A Baby for the Doctor

By: Jacqueline Diamond


A baby is the last thing surgical nurse Anya Meeks expected from her passionate New Year’s Eve fling. Growing up, Anya shouldered more than her share of responsibility, even raising her three younger siblings. She isn’t ready to tackle a lifelong commitment to a child—or to a man—no matter how caring and attentive he seems.

A drop-dead-gorgeous doctor like Jack Ryder is used to the women of Safe Harbor Hospital vying for his attention. Too bad the only woman he wants is avoiding him. Jack longs for a family—he’ll do anything to persuade Anya not to put their baby up for adoption. But with her jaded views on relationships and family, it won’t be easy. Can he convince her that their love is no accident?

Jack indicated the three doorways. “Which one’s your room?”

“Back corner.”

“I’ll bet it has a great view.”

Taking the hint, Anya led him into the room. “Ignore the mess, okay?” She’d left a pile of clean laundry on the bed to be folded.

“You consider this a mess? It’s nice.” Hardly high praise, but then, her plain, inexpensive furnishings didn’t merit compliments.

She found Jack’s nearness even more enticing in these intimate quarters. Everything about him appealed to her, from his chest-hugging T-shirt to the light in his green eyes.

Longing shimmered through Anya. As a diversion, she hurried to the window. “It’s especially pretty at sunset.”

“It sure is.” When Jack approached, the air heated between them. His arm circled her waist, drawing her close.

Anya relaxed against him. When Jack turned her toward him, a rush of longing underscored how much she’d missed him. New Year’s Eve hadn’t been a tipsy aberration. She’d longed for him from the moment they’d met. And now she longed for even more….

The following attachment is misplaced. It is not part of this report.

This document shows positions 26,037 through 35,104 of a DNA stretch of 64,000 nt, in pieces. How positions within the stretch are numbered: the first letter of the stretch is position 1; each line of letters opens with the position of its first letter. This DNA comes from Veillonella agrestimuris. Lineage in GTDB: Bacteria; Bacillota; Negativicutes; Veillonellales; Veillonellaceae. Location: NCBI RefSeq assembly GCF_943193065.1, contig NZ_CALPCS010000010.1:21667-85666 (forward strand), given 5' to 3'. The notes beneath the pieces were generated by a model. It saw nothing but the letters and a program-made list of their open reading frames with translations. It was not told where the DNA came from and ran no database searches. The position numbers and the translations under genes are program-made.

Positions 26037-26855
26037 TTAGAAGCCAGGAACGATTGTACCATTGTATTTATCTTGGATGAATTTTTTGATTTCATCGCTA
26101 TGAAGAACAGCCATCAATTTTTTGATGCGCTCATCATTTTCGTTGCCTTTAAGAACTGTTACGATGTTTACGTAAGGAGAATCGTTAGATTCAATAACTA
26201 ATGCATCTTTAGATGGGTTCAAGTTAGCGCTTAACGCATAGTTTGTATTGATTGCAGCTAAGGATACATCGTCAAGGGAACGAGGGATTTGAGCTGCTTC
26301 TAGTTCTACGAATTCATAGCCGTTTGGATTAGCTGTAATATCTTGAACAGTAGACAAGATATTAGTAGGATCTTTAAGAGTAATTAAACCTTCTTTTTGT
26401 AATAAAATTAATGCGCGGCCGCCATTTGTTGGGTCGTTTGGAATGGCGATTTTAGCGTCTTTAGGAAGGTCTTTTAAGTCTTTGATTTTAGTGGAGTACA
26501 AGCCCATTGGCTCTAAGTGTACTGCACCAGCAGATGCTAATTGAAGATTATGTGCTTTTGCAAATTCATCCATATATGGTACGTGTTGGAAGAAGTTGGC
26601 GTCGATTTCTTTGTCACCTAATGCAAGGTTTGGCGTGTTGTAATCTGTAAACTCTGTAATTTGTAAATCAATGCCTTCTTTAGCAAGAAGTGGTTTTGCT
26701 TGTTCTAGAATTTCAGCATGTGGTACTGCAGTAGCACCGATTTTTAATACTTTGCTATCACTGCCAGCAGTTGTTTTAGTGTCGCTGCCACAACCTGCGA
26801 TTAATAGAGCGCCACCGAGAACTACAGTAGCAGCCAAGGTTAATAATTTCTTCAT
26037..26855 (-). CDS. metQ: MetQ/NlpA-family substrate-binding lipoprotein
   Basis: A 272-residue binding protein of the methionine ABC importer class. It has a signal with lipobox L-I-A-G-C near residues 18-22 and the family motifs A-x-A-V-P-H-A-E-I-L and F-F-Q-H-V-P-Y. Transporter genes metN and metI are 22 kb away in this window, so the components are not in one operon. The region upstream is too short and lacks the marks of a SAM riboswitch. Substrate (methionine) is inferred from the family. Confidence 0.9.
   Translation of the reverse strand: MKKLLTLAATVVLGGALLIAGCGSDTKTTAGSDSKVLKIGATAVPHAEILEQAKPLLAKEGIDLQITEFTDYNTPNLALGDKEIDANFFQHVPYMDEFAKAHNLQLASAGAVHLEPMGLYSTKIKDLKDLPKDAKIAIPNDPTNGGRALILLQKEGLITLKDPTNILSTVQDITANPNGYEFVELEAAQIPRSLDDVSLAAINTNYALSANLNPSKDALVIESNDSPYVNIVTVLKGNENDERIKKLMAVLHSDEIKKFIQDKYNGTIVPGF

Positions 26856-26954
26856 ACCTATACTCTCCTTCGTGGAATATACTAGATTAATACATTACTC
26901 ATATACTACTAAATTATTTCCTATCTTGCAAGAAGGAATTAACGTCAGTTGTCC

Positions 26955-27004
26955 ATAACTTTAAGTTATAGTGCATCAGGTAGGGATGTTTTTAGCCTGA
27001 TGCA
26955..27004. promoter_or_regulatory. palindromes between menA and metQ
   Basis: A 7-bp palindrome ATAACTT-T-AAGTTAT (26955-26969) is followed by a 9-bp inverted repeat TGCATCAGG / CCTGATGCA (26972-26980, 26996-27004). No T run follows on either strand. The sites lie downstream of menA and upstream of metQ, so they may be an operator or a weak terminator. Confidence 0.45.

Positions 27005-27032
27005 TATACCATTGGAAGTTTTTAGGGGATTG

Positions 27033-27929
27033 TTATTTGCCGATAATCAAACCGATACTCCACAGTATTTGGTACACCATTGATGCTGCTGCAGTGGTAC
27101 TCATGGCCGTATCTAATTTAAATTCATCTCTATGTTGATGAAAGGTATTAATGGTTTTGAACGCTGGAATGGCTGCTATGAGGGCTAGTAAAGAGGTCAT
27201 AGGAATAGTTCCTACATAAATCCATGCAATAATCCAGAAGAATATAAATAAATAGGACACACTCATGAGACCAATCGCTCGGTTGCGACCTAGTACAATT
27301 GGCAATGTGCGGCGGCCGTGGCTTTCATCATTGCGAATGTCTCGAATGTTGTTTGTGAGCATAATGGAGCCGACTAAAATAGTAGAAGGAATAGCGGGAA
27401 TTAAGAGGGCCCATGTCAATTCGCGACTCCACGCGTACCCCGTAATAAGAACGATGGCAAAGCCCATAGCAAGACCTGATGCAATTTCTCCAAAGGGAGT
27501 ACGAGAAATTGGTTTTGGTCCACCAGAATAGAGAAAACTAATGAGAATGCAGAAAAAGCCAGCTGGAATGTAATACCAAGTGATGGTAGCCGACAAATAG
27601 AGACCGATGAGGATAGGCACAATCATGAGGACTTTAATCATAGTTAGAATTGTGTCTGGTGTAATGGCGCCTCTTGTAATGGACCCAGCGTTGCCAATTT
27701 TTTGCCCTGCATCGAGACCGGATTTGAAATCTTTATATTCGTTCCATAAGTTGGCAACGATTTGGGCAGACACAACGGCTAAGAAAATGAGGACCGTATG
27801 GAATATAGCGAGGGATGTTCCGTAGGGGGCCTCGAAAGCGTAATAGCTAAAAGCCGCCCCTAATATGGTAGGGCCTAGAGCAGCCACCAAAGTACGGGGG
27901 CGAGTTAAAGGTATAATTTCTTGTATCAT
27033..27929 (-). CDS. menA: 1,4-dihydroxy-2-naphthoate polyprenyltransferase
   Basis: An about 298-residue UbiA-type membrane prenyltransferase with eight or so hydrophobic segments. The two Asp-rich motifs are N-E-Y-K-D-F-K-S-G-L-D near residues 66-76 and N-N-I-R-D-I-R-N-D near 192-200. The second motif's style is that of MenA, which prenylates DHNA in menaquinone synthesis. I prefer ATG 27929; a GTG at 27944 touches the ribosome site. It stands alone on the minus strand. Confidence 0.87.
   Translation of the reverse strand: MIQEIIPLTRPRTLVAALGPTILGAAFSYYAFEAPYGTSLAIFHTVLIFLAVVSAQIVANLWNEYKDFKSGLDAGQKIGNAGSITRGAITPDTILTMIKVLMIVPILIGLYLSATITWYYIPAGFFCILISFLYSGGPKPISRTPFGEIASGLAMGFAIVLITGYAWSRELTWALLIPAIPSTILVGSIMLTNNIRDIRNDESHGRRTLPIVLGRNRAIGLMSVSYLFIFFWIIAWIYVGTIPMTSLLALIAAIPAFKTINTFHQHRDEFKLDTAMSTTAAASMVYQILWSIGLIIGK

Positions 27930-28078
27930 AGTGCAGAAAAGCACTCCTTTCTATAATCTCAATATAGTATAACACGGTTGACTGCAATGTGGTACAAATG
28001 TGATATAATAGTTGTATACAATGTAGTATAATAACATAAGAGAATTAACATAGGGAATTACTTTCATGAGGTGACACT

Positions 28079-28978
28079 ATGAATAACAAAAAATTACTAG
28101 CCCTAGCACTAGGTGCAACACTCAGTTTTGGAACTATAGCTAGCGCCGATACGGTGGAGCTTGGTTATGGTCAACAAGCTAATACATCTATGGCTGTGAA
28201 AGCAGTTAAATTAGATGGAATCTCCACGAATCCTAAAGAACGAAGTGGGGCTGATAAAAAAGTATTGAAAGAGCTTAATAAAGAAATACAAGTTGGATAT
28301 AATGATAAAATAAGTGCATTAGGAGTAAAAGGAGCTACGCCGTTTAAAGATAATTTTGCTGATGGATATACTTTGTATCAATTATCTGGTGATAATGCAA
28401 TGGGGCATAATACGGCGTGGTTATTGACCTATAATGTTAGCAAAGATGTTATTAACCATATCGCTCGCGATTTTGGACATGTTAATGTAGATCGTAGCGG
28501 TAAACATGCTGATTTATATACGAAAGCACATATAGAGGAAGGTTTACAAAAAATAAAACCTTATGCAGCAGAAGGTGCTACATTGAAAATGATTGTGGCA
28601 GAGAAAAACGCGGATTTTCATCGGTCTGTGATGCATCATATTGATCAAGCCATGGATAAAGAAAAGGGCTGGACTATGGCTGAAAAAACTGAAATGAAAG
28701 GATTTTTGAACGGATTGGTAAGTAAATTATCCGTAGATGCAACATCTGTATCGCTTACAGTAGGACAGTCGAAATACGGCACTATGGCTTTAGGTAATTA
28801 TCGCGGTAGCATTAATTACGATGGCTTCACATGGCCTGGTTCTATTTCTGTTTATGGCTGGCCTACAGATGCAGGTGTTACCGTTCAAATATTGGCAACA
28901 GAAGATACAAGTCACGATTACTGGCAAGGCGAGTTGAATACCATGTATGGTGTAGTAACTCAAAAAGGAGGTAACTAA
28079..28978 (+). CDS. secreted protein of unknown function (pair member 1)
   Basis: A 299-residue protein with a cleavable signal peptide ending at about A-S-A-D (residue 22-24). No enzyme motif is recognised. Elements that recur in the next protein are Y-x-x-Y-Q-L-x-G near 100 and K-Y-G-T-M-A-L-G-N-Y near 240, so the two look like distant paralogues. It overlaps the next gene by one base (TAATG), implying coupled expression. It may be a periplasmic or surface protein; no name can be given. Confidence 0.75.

Dear Reader,

Although each of the Safe Harbor Medical romances stands alone, I incorporate subplots that I hope will add to readers’ enjoyment and build anticipation for the next book.

A Baby for the Doctor begins a three-book cycle that focuses on five hospital workers who share quarters in a large house. Three of the four women become pregnant—including one who chooses to undergo an embryo transfer—while the fifth occupant, a male nurse, provides an ironic perspective.

Nurse Anya Meeks, the heroine of this book, has a prickly relationship with handsome surgeon Jack Ryder and isn’t at all thrilled to discover that their impulsive New Year’s Eve encounter left her pregnant. Moving into the house surrounds her with caring friends, and the challenge falls to Jack to win her over. Sometimes this requires winning her housemates’ approval, too, as he learns when he volunteers to cook for her.

Both characters were fun to write about. I hope you’ll enjoy their verbal sparring and emotional journey as much as I did.

Also, please enjoy the recipe! Although we can only include one in the book, I’ve posted several more of Jack’s favorite recipes on my website, www.jacquelinediamond.com, along with a complete list of the Safe Harbor books.


Jacqueline Diamond

Chapter One

“That was unbelievable.” Exhilarated, Dr. Jack Ryder stripped off his surgical gown, folded it inward to contain the soiled part and stuffed it into the specially marked laundry receptacle.

He wished his mentor, Dr. Owen Tartikoff, hadn’t already left the operating suite so he could thank the man for letting him take the lead in today’s microsurgery, a procedure known as pain mapping. Instead, he shared his high spirits with the anesthesiologist, Dr. Rod Vintner.

Rod quirked an eyebrow at the younger man’s excitement. “Don’t let it go to your head. In the Middle Ages, surgery was performed by barbers. By the way, I could use a trim.” Pulling off his cap, he displayed a shock of graying brown hair.

“Getting a little thin in the middle,” Jack responded. One of the techs, obviously new at Safe Harbor Medical Center, seemed startled at this exchange, so Jack explained, “Rod’s my uncle.”

“Barely,” said the anesthesiologist, removing his glove from the edge, inside out to protect his skin from the contaminated surface. “We’re the same age.”

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